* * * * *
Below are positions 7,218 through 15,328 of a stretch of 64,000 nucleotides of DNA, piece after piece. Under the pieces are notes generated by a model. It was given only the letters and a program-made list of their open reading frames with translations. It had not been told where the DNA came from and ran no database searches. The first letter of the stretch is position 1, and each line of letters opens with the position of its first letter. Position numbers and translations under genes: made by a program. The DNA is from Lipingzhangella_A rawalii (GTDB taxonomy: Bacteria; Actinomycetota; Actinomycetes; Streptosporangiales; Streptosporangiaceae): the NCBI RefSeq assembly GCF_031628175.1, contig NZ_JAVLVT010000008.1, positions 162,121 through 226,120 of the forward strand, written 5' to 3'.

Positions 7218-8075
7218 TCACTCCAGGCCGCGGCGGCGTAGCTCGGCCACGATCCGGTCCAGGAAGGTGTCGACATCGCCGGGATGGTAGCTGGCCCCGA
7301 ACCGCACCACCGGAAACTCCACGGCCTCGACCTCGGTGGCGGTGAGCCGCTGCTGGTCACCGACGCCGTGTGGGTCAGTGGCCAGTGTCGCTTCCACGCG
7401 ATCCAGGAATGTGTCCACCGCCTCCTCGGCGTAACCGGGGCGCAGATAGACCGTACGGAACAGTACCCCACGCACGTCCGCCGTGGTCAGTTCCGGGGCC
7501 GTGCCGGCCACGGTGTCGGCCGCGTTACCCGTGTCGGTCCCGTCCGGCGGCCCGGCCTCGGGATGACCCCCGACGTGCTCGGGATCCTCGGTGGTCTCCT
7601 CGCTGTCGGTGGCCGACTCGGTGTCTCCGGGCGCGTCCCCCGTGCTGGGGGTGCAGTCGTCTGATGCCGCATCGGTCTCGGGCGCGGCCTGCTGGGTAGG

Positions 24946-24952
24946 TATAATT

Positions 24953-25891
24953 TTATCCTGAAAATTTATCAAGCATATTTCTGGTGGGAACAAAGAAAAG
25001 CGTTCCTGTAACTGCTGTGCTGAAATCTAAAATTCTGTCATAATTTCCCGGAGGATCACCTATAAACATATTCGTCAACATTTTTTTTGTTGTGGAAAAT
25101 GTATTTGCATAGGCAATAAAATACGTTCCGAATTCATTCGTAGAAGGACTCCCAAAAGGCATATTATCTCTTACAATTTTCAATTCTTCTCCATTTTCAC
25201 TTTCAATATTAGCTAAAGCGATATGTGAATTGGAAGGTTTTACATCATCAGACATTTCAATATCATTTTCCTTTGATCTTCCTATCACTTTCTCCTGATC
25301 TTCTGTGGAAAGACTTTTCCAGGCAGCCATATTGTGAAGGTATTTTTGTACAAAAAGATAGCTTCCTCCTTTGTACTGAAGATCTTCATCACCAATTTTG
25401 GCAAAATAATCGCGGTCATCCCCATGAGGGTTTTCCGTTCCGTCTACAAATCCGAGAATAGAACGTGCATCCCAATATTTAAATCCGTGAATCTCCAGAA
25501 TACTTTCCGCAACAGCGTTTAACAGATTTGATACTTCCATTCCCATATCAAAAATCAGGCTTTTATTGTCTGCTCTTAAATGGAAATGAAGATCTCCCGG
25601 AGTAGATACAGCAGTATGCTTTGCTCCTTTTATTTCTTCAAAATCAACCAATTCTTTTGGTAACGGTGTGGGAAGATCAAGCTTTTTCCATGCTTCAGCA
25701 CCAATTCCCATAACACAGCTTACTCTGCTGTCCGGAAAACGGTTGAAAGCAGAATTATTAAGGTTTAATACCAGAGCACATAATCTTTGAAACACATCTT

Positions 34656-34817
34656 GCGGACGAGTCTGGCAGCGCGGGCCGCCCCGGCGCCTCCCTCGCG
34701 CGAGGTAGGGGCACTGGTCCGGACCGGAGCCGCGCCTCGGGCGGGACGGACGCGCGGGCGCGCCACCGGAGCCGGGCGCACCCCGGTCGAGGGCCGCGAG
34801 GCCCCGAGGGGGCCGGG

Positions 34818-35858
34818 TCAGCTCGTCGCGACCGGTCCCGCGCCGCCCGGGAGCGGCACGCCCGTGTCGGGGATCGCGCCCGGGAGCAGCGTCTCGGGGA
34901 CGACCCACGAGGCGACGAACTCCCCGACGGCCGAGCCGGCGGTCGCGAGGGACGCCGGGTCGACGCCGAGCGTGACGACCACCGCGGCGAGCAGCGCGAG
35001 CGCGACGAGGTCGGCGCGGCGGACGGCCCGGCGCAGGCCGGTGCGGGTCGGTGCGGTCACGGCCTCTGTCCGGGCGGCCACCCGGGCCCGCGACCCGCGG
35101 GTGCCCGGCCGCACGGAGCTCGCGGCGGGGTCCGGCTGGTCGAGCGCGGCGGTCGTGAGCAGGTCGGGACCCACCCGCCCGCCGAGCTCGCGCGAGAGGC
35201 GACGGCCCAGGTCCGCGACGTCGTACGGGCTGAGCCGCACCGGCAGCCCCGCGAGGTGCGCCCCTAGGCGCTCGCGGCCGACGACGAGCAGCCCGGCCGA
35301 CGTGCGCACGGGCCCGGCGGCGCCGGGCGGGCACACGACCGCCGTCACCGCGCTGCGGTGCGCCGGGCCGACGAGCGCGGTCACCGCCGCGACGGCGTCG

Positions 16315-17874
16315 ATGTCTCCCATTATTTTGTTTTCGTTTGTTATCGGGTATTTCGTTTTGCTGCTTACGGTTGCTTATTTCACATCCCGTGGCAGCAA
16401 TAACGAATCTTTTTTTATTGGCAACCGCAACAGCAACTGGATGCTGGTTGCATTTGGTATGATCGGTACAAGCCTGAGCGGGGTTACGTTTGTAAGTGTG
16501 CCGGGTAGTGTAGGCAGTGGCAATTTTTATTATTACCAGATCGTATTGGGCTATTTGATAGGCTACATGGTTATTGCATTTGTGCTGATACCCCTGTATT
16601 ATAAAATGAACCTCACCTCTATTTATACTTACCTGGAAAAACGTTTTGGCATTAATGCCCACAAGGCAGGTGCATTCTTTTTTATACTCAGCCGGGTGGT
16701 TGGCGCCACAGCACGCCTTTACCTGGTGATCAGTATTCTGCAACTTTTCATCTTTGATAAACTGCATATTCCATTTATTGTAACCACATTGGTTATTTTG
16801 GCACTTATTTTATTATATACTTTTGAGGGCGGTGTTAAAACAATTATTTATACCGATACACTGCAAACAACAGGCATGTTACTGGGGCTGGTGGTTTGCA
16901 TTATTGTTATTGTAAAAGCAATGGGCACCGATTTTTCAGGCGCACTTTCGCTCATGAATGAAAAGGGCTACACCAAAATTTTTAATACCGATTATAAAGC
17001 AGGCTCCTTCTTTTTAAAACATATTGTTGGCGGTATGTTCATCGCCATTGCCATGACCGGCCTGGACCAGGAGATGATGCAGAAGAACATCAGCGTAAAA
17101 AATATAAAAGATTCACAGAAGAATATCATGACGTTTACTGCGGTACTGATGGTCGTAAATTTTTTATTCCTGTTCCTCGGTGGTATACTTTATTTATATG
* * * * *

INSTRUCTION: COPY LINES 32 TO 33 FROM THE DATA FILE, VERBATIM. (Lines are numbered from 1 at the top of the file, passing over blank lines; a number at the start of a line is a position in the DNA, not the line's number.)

16315 ATGTCTCCCATTATTTTGTTTTCGTTTGTTATCGGGTATTTCGTTTTGCTGCTTACGGTTGCTTATTTCACATCCCGTGGCAGCAA
16401 TAACGAATCTTTTTTTATTGGCAACCGCAACAGCAACTGGATGCTGGTTGCATTTGGTATGATCGGTACAAGCCTGAGCGGGGTTACGTTTGTAAGTGTG